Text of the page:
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All life on earth occurs in natural assemblages called communities. Community ecology is the study of patterns and processes involving these collections of two or more species. Communities are typically studied using a diversity of techniques, including observations of natural history, statistical descriptions of natural patterns, laboratory and field experiments, and mathematical modelling. Community patterns arise from a complex assortment of processes including competition, predation, mutualism, indirect effects, habitat selection, which result in the most complex biological entities on earth - including iconic systems such as rain forests and coral reefs.
This book introduces the reader to a balanced coverage of concepts and theories central to community ecology, using examples drawn from terrestrial, freshwater, and marine systems, and focusing on animal, plant, and microbial species. The historical development of key concepts is described using descriptions of classic studies, while examples of exciting new developments in recent studies are used to point toward future advances in our understanding of community organization. Throughout, there is an emphasis on the crucial interplay between observations, experiments, and mathematical models.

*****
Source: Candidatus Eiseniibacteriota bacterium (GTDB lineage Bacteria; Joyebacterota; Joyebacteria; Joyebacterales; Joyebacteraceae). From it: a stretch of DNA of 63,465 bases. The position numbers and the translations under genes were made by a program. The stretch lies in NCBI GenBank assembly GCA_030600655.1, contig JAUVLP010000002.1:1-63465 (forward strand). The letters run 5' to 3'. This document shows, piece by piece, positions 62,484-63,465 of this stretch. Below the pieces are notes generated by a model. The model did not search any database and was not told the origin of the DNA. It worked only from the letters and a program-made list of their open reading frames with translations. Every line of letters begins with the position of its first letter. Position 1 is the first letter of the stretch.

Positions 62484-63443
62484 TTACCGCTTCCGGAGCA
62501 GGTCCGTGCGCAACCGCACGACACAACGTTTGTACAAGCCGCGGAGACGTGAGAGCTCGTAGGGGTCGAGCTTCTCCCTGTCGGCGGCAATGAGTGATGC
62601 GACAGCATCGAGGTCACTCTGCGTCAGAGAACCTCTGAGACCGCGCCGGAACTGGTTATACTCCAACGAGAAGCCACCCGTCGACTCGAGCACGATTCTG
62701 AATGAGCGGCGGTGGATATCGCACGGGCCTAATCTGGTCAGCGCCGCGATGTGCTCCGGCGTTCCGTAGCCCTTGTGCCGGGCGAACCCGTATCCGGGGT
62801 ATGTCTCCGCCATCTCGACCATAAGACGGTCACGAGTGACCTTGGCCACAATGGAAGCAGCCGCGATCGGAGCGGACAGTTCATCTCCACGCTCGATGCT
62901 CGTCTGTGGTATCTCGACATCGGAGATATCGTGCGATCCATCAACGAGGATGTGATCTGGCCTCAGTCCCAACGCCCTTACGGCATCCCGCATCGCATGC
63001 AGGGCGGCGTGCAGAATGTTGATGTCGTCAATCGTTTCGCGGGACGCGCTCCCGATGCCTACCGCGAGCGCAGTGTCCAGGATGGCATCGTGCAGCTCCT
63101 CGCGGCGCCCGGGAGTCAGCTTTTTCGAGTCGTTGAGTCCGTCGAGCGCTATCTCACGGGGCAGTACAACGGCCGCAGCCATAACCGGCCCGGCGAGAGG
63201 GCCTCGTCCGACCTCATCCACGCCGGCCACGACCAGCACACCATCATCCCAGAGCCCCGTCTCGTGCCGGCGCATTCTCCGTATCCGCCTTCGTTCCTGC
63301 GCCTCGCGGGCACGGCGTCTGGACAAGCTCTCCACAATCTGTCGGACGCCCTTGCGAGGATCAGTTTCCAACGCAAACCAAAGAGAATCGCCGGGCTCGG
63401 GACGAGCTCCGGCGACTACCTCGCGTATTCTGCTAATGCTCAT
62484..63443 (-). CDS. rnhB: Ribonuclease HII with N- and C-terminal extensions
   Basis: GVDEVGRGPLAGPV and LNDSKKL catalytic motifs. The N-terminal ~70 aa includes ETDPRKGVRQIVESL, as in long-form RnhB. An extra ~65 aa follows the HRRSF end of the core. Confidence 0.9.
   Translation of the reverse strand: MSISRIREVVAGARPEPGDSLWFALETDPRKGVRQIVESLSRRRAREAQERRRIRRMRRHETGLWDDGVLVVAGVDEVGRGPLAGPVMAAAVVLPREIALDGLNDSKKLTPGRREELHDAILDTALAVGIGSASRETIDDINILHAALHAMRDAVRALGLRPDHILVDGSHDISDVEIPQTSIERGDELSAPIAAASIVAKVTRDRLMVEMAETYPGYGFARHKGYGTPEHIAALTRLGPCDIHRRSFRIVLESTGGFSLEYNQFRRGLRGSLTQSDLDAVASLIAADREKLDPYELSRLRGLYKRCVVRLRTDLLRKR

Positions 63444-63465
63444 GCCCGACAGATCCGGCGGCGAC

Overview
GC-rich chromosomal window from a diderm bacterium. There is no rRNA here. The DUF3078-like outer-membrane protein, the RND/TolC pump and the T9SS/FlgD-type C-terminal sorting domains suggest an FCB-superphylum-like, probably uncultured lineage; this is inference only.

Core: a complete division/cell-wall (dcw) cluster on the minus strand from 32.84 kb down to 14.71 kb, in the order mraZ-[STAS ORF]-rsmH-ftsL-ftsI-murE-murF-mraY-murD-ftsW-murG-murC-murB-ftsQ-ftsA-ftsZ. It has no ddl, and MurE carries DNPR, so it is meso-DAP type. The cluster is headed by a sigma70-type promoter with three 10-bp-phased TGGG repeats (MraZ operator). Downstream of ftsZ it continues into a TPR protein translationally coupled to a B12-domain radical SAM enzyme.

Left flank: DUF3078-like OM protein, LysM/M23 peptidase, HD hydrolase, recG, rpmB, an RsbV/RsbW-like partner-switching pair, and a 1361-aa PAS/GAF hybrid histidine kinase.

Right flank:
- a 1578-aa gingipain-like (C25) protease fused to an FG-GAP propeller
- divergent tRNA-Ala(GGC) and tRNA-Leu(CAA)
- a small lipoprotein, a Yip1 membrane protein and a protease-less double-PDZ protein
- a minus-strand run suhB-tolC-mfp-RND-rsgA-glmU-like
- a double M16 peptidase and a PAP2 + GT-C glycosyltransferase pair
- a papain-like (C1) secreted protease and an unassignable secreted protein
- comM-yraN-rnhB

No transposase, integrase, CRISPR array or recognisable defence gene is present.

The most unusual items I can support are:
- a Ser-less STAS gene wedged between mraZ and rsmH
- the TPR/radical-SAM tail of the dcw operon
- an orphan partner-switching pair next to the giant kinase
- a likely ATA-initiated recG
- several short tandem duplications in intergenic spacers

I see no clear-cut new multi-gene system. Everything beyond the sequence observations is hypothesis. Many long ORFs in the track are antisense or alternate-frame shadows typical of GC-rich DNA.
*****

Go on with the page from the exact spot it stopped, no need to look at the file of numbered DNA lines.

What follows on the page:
This second updated edition is a valuable resource for advanced undergraduates, graduate students, and established scientists who seek a broad overview of community ecology. The book has developed from a course in community ecology that has been taught by the author since 1983.
Preface. Preface to the First Edition. Part I: Communities: Basic Patterns and Elementary Processes. 1. Communities. 2. Competition: Mechanisms, Models, and Niches. 3. Competition: Experiments, Observations, and Null Models. 4. Predation and Communities. Empirical patterns. 5. Models of predation in simple communities. 6. Food Webs. 7. Mutualisms. 8.Indirect Effects. Part II: Factors Influencing Interactions Among Species. 9. Temporal Patterns: Seasonal Dynamics, Priority Effects, and Assembly Rules. 10. Habitat Selection. 11. Spatial Dynamics. Part III: Large-scale, Integrative Community Phenomena. 12. Causes and Consequences of Diversity. 13. Succession. 14. Applied Community Ecology. Appendix: Stability Analysis. Bibliography. Index.
Peter Morin is a leading experimental community ecologist. He is interested in many aspects of community ecology, including predator-prey interactions, food webs, and the causes and consequences of biological diversity.